narcissus Italicus and Grand Primo

February 25th, 2004
A Tale of Two Narcissus

One of the bulbs I found in my garden when I moved in over ten years ago was a Narcissus tazetta cross. These narcissus (in contrast to the paperwhite narcissus) have wide strappy dark green leaves, yellow cups, bloom later, a much more pleasant scent, and thrive year after year on heavy clay soil without much attention.
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photo: Cercis canadensis 2004-02-20

February 20th, 2004
Week 07: Spring is Sprung

Dateline: February 20, 2004

Valentine’s Day is usually when I mark the beginning of spring in Austin. The redbuds start blooming and spring takes off from there. But this year it snowed on Valentine’s Day. No matter. A couple of days later, the highs were in the 70s. With all the rain we’ve had recently, the flowers could hardly wait to strut their stuff.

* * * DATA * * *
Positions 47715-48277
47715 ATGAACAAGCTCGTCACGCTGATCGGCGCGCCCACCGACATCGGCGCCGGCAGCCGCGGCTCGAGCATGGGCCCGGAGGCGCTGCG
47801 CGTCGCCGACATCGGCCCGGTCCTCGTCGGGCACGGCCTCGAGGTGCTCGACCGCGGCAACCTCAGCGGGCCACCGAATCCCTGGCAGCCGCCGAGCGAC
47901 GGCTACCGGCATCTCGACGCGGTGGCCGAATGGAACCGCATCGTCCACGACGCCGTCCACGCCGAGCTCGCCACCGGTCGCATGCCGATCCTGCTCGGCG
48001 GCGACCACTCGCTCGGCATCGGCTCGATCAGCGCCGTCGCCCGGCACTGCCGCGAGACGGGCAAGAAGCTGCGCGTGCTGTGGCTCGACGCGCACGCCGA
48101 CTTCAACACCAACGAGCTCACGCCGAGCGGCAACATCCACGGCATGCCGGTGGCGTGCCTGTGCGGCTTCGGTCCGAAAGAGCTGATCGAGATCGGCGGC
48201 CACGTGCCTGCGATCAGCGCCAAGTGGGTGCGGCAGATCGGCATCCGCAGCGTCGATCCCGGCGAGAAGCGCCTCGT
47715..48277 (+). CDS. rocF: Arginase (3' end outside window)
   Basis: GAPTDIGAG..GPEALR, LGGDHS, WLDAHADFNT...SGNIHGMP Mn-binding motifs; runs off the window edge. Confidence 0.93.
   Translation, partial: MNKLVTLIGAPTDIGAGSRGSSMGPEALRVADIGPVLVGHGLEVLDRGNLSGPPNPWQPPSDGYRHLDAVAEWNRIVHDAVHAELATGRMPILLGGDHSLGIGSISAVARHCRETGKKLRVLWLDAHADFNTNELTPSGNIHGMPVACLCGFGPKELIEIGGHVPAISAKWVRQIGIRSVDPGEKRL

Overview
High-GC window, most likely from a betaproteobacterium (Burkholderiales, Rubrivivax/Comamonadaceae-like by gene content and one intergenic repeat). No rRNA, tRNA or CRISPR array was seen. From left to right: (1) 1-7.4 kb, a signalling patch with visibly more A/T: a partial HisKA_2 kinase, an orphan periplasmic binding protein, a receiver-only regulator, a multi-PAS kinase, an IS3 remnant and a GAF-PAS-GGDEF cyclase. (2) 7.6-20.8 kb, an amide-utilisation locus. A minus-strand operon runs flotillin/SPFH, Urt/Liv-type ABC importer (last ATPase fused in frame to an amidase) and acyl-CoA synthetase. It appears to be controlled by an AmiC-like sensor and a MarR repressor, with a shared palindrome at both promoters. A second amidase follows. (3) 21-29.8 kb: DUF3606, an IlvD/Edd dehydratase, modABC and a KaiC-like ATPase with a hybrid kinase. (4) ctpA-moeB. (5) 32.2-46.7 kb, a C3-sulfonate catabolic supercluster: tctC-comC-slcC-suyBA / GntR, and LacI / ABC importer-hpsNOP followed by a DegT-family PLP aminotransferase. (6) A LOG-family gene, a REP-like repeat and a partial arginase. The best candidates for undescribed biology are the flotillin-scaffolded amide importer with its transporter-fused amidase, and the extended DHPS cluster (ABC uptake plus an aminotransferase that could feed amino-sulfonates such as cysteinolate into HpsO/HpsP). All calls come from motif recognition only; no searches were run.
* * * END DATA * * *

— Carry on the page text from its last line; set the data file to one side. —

photo: Crocus tomasinianus 2004-02-20
Garden Spot in Houston reported her first Tommie crocus on February 16th. My first one opened today, on the 20th, as did the ‘Ice Follies’ daffodils, which is one of the most reliable daffodils for Austin.
photo: Narcissus Ice Follies 2004-02-20

Summer snowflakes and the Mexican plum started blooming yesterday.
photo: Prunus mexicana 2004-02-20

And the yellow-flowered Sedum palmeri that Valerie shared with me have been blooming for a couple of weeks now. It’s just been too cold and rainy to snap a photo.
photo: Sedum palmeri 2004-02-20

photo: snow on nandina

February 14th, 2004
White Valentine’s

It snowed last night! The snow began melting at 4AM and by the time the sun and I were up at 8AM, it was almost gone. We scooped enough off the cars to have a snowball fight before going to Central Market.

It looks like Dallas got quite a bit more snow than we did in Austin.

I’ve never had a white Christmas, but now I’ve had a white Valentine’s Day.